What is environmental studies?
Explore this interdisciplinary UC major to see if it's right for you
By Erinn Sweet
What do you think of when you hear the word “environment?” Maybe you think of nature, your neighborhood, or the entire planet. If you thought “all the above,” you would be correct.
The environment encompasses a broad range of contexts, environmental problems are complex and ever-changing. The University of Cincinnati’s College of Arts and Sciences offers an environmental studies program that embraces creative and sustainable approaches to real-world issues of climate change, environmental justice, essential resource depletion, population growth, public health, and hunger.
Rooted in academic traditions of natural and social sciences, environmental science incorporates experiential and service learning, collaborative problem solving, and meaningful interactions with environmental professionals. Students are granted strong foundational knowledge in key areas and can “speak the language” of multiple disciplines involved with environmental problem solving. Having such a breadth of knowledge allows graduates to succeed in a competitive job market.
“We draw from the expertise of different faculty members from different departments, and, therefore, we have an array of classes that fit students’ interests because some students may have a career plan for working in the National Parks, for example,” says Susanna Tong, director of environmental studies. “Or one may want to do research looking into pollution, contamination, and mitigation strategies, which is more science and engineering based. Others may want to look at social injustices.”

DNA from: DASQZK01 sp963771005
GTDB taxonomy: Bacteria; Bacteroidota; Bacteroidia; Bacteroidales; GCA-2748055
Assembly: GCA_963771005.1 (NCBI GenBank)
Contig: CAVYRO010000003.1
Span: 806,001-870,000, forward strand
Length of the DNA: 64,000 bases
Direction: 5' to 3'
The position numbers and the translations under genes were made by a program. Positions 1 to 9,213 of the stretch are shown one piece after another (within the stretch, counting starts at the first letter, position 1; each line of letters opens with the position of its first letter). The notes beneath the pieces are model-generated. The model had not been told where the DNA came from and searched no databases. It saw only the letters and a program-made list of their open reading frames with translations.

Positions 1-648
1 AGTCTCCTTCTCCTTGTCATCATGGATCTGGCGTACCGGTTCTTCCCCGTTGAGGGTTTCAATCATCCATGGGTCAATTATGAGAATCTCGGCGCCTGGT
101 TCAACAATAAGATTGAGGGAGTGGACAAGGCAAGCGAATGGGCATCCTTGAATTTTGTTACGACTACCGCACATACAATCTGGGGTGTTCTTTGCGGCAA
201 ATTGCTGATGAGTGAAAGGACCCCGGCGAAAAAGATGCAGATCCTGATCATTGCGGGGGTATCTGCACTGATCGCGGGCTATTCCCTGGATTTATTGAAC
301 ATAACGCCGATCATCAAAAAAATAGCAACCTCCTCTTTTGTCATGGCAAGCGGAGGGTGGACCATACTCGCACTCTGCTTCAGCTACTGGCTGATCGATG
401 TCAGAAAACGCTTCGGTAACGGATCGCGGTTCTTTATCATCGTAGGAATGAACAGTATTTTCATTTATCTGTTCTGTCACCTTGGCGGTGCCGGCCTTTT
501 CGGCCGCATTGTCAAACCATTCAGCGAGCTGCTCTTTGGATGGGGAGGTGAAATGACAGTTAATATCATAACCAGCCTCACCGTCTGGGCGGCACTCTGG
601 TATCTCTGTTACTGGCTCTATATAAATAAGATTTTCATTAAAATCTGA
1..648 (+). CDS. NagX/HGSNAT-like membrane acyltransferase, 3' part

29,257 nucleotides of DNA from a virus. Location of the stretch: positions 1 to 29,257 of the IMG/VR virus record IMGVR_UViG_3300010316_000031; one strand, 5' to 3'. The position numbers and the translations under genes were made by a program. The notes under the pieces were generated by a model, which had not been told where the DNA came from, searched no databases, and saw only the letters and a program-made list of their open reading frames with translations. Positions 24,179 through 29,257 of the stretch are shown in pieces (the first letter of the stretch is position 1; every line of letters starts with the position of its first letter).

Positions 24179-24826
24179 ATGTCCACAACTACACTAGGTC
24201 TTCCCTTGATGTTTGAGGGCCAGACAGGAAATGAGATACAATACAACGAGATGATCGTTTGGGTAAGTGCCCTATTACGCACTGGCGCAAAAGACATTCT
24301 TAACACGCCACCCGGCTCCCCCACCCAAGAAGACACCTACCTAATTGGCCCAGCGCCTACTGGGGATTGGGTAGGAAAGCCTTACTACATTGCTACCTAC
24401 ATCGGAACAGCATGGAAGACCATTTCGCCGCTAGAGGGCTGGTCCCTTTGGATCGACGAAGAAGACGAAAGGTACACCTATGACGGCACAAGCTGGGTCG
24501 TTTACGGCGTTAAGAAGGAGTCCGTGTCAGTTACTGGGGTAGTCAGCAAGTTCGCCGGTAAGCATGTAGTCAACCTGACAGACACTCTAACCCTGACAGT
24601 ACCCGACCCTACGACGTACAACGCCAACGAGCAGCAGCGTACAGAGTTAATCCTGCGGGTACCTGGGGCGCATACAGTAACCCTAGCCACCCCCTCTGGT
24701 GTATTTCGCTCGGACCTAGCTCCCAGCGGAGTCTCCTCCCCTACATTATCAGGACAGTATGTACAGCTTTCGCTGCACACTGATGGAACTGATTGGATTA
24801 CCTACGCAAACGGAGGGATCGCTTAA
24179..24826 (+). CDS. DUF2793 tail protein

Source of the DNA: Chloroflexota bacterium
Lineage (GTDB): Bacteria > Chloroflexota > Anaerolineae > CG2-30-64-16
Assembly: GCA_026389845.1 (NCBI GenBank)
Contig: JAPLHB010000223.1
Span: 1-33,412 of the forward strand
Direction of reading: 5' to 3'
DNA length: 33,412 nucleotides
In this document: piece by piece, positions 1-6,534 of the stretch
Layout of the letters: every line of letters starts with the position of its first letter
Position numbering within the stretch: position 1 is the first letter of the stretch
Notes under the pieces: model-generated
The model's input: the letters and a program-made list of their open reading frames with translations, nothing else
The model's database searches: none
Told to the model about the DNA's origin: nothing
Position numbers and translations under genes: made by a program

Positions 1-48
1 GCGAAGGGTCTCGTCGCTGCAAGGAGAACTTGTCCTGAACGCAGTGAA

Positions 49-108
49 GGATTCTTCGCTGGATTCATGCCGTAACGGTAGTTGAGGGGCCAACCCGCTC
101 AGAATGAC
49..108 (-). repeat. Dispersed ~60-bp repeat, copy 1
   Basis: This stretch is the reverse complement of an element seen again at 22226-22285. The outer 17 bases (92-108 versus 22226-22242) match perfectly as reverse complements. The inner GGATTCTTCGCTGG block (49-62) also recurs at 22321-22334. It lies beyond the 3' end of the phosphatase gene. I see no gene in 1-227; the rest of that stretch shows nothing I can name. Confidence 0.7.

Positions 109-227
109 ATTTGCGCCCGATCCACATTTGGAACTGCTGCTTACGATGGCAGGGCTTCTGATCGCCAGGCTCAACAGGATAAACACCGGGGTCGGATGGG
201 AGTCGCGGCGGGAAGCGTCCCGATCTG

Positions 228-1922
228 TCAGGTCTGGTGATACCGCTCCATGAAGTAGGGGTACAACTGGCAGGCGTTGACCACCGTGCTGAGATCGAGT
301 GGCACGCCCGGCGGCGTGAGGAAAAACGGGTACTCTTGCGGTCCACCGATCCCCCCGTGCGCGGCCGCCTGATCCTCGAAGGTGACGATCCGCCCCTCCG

We have an array of classes that fit students' interests.
Susanna Tong, UC Environmental Studies
Students may obtain a Bachelor of Science; however, a new undergraduate degree has been designed to complement the B.S. The environmental studies Bachelor of Arts program will host its first cohort of undergraduate students in fall 2023. The B.A will have a humanities and social sciences focus by incorporating a curriculum that includes disciplines such as history, philosophy, and writing.